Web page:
Submitted by Ryan Barnett 03/02/2010
In an earlier post I warned against web application security puffery - and it seems as though I am being hit by a tidal wave of it as I sit here at RSA this week... The puffery usually starts off with the phrase "The Industry's first..." and this is rarely the case. In most instances, the concepts/theories of the new features have actually be around and in use by competitors for some time but have not been highlighted by marketing teams with huge conference fanfare and press releases.
The latest example of this is another WAF vendor announcing their reputation-based capabilities. Again - the issue is not that this feature is not useful but rather that it isn't the first in the industry. Breach products have had the capability to do real-time blacklist lookups for years now and it is actually in use as part of the WASC Distributed Open Proxy Honeypot Project. In the honeypot deployments, we are querying the RBLs at SpamHaus to identify SPAMMER source IPs and factoring this into our anomaly scores.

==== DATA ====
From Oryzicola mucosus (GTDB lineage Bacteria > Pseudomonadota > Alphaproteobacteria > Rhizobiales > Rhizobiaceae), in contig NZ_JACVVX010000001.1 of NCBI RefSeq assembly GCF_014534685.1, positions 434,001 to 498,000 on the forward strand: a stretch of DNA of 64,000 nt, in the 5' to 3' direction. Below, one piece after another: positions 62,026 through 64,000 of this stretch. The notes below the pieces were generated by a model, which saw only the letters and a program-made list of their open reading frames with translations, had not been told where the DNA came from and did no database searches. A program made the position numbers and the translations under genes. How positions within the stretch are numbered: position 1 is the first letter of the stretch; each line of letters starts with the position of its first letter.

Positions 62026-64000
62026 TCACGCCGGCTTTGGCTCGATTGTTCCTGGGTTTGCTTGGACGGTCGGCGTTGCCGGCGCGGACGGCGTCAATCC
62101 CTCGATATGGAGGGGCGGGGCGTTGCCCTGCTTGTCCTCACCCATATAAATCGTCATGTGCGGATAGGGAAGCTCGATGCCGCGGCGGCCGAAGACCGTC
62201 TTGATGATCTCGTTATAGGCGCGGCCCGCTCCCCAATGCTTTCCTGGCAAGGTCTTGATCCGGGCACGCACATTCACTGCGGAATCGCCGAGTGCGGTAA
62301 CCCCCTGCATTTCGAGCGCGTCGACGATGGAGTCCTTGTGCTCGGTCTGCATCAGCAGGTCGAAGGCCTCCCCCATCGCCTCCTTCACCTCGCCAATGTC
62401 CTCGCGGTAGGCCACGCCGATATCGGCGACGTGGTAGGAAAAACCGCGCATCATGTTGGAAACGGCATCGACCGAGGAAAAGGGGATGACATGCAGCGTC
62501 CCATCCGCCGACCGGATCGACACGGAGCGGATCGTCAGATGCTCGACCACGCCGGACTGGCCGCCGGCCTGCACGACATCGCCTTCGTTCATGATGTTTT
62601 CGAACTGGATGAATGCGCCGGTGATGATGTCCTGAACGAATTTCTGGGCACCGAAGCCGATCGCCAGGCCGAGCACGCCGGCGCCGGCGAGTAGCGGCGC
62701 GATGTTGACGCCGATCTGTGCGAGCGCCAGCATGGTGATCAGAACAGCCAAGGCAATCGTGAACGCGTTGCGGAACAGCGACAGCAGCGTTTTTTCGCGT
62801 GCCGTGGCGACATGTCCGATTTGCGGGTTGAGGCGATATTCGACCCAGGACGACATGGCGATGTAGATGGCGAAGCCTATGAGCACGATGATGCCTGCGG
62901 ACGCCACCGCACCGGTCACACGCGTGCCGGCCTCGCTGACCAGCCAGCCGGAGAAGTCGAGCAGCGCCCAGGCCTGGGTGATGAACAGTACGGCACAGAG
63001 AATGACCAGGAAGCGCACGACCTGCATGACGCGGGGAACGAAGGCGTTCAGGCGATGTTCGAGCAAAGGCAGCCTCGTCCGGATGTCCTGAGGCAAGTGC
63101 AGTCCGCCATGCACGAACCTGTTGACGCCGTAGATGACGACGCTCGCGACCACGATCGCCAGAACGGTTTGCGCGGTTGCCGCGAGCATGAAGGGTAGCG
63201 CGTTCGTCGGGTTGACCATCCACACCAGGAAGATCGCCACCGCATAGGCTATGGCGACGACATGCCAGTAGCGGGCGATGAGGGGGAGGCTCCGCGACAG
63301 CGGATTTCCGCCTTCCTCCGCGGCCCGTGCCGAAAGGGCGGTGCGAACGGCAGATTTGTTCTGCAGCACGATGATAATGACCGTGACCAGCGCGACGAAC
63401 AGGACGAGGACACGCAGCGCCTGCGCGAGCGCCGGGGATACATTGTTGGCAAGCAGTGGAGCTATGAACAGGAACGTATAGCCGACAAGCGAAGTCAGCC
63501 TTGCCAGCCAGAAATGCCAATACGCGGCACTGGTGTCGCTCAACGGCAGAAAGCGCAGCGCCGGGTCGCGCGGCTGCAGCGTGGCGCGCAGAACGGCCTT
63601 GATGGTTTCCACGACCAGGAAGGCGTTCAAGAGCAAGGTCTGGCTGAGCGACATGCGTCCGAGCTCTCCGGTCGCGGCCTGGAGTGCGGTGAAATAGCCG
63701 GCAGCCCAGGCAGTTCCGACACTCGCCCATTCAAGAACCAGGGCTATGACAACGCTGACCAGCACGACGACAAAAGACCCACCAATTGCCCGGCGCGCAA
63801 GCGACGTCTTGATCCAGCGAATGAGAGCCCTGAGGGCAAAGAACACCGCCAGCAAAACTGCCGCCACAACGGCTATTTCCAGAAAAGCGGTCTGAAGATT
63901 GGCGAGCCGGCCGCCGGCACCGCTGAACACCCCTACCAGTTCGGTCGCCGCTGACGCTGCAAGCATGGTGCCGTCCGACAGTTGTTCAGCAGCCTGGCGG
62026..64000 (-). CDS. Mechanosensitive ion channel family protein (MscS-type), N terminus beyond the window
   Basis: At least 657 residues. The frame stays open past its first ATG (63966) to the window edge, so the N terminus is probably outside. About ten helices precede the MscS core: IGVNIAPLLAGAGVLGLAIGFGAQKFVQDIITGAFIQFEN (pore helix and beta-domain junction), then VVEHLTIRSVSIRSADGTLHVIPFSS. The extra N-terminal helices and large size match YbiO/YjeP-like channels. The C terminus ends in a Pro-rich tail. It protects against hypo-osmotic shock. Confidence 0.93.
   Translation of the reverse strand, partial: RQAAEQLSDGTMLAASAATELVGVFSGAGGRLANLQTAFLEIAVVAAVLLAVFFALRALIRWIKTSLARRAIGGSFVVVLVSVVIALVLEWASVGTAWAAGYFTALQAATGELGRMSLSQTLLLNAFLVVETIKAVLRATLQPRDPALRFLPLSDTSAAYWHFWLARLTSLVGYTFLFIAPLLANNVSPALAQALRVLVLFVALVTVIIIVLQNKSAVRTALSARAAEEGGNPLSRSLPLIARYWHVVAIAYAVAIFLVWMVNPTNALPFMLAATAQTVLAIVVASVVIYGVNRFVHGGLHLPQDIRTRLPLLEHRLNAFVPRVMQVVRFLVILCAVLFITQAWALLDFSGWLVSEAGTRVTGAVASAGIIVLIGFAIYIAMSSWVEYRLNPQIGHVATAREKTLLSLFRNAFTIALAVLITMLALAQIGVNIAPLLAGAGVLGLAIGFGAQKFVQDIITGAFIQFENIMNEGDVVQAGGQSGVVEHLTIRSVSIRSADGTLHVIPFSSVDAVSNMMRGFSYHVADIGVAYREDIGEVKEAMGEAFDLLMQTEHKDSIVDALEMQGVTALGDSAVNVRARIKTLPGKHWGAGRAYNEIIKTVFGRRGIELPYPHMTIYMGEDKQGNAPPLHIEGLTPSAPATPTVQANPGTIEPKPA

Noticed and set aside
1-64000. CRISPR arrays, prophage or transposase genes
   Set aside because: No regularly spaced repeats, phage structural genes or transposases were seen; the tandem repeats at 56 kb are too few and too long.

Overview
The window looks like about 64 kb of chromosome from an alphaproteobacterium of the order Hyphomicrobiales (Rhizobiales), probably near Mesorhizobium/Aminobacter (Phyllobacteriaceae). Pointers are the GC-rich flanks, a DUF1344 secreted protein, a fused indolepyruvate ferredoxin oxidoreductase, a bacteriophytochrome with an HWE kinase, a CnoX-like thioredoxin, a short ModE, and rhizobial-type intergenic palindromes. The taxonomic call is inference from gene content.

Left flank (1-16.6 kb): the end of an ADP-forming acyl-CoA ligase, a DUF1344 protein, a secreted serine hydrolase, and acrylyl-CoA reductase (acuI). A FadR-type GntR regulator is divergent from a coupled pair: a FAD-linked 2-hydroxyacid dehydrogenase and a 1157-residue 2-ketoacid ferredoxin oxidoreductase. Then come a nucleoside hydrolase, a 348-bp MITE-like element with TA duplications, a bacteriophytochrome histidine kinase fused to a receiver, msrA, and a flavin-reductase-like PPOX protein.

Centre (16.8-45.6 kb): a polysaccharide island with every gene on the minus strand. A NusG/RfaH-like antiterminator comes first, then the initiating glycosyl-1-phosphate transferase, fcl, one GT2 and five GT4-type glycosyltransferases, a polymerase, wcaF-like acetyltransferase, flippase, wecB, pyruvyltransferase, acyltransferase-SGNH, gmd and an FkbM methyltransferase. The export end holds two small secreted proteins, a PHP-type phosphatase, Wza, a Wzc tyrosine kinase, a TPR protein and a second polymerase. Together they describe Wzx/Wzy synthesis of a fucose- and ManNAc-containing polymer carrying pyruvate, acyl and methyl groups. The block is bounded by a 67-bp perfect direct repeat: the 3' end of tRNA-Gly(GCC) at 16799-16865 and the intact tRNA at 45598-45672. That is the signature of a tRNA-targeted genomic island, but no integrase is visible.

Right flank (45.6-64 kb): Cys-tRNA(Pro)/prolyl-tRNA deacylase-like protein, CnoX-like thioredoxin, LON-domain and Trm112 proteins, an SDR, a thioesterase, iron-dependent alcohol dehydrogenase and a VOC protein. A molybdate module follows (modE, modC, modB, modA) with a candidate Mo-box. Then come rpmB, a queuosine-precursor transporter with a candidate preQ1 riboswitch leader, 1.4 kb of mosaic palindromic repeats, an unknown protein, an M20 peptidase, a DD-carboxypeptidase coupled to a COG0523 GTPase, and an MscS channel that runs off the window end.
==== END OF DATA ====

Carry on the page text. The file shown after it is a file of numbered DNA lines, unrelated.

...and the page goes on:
The other "new" WAF industry feature is IP Forensics capabilities which factors in GeoIP data. Once again, Breach products have had automatic GeoIP resolution for quite some time to help provide geographic context to the source of events. Additionally, WebDefend has the capability to customize a 3rd party interface that allows the user to right-click on an event and query an external IP reputation website such as Dshield which provides a much wider view of attack data. The helps to automate an analyst's initial incident response steps to identify if the source of attacks they are seeing is due to random scanning or if perhaps they are being targeted. If Dshield reports a large number of records against the IP then that means that many other networks are reporting attacks from this source. This would indicate that the local event data the WAF is reporting is most likely part of a larger scanning effort. If, on the other hand, Dshield is not reporting any records for the IP, then this might indicate that the local WAF events are part of a targeted attack against your website.